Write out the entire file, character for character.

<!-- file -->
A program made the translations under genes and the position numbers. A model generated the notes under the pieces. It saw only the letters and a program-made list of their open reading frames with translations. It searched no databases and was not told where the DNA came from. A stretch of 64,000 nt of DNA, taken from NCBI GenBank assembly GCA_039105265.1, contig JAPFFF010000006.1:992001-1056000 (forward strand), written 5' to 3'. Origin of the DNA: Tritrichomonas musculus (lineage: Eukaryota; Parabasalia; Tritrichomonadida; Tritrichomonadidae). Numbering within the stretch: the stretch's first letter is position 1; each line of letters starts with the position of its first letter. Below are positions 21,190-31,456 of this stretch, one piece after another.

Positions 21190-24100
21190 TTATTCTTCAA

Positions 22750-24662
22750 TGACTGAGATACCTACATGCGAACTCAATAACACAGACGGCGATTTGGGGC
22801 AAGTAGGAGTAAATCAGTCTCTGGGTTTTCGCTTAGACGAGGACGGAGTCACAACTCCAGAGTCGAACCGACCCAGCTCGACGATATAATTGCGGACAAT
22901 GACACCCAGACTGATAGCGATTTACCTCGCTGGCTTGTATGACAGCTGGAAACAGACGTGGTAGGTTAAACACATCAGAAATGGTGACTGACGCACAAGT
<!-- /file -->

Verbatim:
A program made the translations under genes and the position numbers. A model generated the notes under the pieces. It saw only the letters and a program-made list of their open reading frames with translations. It searched no databases and was not told where the DNA came from. A stretch of 64,000 nt of DNA, taken from NCBI GenBank assembly GCA_039105265.1, contig JAPFFF010000006.1:992001-1056000 (forward strand), written 5' to 3'. Origin of the DNA: Tritrichomonas musculus (lineage: Eukaryota; Parabasalia; Tritrichomonadida; Tritrichomonadidae). Numbering within the stretch: the stretch's first letter is position 1; each line of letters starts with the position of its first letter. Below are positions 21,190-31,456 of this stretch, one piece after another.

Positions 21190-24100
21190 TTATTCTTCAA

Positions 22750-24662
22750 TGACTGAGATACCTACATGCGAACTCAATAACACAGACGGCGATTTGGGGC
22801 AAGTAGGAGTAAATCAGTCTCTGGGTTTTCGCTTAGACGAGGACGGAGTCACAACTCCAGAGTCGAACCGACCCAGCTCGACGATATAATTGCGGACAAT
22901 GACACCCAGACTGATAGCGATTTACCTCGCTGGCTTGTATGACAGCTGGAAACAGACGTGGTAGGTTAAACACATCAGAAATGGTGACTGACGCACAAGT